This legend tells the story of the daughter of the knight Knut of Questenberg, how she was lost and eventually found.
About an hour from Roßlar in the mountains of the Harz region stood an old castle overlooking the village of Finsterberg, where during the 13th century the knight Knut resided. Knut had a beautiful daughter whom he loved dearly. Often, the girl could be found playing outside the castle, looking for flowers in the meadows or searching for birds’ nests in the forest. Her governess, too old to keep up with the young girl, usually waited at the castle gates. She was not worried as the girl always returned promptly when it was time to go inside. She was a good girl after all and could be relied upon. One day, however, the old governess waited and waited. Day turned to evening and night broke. Distressed, she returned to Knut and reported that the girl had not returned. Immediately the castle rose and all helped in the search for the girl, who was popular amongst those who knew here. But alas, to no avail. The girl could not be found and Knut was heartbroken.
Picking flowers, the girl had lost track of time and moved further and further into the forest and finally was hopelessly lost. She continued on and eventually found the hut of a charcoal burner, a traditional profession of the area. Despite the late hour, the girl sat down at the threshold and started weaving a wreath of flowers. When the charcoal burner arrived back at his hut after a long day of work he found the girl asleep with the wreath on her head and pretty ribbons framing her face. Suddenly she woke and looked at him. The man was surprised. The soot had coloured his face dark and most people were scared of the rugged and rough man of the forest. The girl did not seem fearful though and even offered him the pretty wreath she had made. The man nodded and opened the hut for her to come in. When he asked for her name, she was unsure. Everyone had always called her ‘daughter’ or ‘girl’. Without her name the man was not able to return her to her father. The girl had no intention to return anyway as the flowers were far more interesting around the charcoal burner’s hut and it had spotted several bird’s nests it planned to explore the next day. And so the girl stayed with the man. During the day, he went to work and she went out to explore. In the evenings, he would cook for the two of them and she would help to keep the house clean. Both were content and happy with each others company, but slowly the girl started to miss her home and her father.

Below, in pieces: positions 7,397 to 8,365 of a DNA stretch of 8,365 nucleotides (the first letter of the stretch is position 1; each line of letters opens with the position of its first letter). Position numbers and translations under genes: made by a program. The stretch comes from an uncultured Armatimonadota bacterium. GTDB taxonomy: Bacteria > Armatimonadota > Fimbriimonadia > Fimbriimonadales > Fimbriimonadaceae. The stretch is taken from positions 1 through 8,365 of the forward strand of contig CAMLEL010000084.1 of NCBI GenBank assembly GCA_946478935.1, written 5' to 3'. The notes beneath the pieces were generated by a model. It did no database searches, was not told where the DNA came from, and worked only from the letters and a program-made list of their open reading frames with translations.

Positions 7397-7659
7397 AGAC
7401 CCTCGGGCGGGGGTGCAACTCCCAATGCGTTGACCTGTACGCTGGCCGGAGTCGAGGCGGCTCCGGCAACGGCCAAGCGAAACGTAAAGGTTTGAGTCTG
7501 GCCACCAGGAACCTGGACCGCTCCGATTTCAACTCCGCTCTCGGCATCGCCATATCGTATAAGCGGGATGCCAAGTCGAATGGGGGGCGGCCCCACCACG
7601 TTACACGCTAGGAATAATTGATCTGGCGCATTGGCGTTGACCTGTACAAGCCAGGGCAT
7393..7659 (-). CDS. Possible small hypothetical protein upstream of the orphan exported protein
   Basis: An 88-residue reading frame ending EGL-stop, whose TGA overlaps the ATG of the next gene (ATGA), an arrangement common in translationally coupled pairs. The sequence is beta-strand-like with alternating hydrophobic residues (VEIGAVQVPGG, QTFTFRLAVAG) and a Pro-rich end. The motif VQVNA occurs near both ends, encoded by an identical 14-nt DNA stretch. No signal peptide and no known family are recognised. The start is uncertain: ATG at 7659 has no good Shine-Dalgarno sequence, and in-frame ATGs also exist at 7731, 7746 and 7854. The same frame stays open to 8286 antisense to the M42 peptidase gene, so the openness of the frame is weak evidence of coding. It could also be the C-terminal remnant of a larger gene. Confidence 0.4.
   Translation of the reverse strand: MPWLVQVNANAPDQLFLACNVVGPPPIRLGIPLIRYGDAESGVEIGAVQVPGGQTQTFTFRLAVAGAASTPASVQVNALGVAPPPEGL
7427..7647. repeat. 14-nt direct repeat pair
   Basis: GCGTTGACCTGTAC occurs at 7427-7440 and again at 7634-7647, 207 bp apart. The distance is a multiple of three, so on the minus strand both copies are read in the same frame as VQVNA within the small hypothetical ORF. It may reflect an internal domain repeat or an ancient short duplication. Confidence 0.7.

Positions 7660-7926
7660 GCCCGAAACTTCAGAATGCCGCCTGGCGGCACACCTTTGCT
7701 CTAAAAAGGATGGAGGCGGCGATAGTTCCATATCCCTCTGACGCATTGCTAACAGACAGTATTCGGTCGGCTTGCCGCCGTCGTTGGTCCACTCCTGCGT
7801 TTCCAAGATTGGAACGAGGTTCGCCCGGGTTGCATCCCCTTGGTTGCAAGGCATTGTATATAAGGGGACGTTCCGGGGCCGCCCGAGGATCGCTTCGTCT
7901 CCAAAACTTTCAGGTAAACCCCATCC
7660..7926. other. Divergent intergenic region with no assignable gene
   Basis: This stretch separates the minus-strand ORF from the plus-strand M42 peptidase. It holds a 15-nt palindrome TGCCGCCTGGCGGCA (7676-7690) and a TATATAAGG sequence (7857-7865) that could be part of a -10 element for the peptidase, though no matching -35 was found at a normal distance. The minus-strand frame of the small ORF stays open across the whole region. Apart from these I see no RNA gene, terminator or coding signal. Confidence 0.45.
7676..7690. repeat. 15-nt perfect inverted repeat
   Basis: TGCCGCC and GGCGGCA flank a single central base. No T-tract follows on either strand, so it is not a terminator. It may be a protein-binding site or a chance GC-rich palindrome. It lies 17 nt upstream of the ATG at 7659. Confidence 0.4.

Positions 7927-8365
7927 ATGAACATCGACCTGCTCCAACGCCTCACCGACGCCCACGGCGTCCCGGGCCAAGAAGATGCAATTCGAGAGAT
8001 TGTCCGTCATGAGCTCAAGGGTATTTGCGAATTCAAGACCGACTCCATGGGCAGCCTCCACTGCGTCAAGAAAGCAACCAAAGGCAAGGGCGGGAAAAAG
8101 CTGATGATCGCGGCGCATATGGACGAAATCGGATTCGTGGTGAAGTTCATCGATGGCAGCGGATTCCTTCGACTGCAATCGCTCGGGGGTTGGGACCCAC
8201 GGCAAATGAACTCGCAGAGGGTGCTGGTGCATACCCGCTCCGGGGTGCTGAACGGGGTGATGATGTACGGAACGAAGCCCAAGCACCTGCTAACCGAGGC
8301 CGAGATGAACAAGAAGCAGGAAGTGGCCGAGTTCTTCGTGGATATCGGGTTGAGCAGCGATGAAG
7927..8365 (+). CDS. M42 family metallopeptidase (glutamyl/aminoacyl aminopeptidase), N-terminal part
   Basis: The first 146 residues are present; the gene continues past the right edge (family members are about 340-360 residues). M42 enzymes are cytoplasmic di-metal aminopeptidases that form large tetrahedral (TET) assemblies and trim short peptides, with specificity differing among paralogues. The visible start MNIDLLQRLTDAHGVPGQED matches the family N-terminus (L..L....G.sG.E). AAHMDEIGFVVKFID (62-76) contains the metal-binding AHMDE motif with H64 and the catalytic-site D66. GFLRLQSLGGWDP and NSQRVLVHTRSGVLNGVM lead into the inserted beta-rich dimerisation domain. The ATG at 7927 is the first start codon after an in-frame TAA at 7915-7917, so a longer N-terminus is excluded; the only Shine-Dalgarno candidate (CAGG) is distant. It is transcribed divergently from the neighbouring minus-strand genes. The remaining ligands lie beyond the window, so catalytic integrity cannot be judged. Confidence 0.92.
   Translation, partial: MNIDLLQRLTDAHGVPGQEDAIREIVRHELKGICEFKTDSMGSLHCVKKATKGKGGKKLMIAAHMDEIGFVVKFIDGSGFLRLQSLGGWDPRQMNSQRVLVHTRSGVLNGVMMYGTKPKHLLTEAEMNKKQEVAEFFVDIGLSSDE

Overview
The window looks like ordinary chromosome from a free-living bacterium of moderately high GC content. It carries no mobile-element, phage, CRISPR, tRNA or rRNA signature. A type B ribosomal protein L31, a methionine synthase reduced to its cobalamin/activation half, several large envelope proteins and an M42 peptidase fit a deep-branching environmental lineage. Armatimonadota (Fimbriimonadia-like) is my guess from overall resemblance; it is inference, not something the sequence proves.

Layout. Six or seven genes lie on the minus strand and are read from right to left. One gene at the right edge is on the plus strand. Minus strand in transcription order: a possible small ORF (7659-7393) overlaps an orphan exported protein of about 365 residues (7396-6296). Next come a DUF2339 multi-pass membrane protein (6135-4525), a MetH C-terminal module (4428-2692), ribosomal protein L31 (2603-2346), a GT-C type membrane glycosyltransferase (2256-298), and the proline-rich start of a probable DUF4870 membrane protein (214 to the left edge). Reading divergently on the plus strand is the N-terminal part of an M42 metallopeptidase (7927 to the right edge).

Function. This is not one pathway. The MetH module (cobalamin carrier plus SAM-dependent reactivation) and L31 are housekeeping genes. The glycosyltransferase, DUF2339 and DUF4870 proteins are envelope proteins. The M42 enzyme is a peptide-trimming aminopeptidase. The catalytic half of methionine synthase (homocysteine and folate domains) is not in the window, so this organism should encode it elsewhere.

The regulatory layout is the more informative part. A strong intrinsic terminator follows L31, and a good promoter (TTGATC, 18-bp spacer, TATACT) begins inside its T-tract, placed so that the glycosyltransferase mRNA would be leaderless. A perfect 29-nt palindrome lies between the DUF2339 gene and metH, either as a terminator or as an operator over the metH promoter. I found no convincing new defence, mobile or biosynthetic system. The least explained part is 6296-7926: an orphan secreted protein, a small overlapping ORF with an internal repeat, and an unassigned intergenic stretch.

After a few weeks the man had burned enough charcoal to be able to sell it and, as was the custom, the villagers of Finsterberg came to collect. When they saw the girl they celebrated for they recognised who she was. Overjoyed, they carried the girl on their shoulders and they took the flower wreaths the girl had made during her stay and put it on a long stick. The man also accompanied this group, which arrived singing and dancing at the castle. As they approached, the old governess jumped to her feet. She had waited day and night outside the gates should the girl return. Despite her years, she ran inside to report her safe return to Knut, who had retreated into his chambers and was barely a shadow of the man he was before. On receiving the news, he stormed out of the castle to receive his daughter and take her in his arms. The stick with the flowers was planted in the castle yard and the villagers danced all night. The charcoal burner was given a part of the forest as thanks for keeping the girl safe and his profession is still held in high regards today. The castle itself, Knut renamed ‘Questenberg’, after the flower ribbons on his daters wreath.
Did you know there is another story linked to this castle? Read A Cauldron of Gold next
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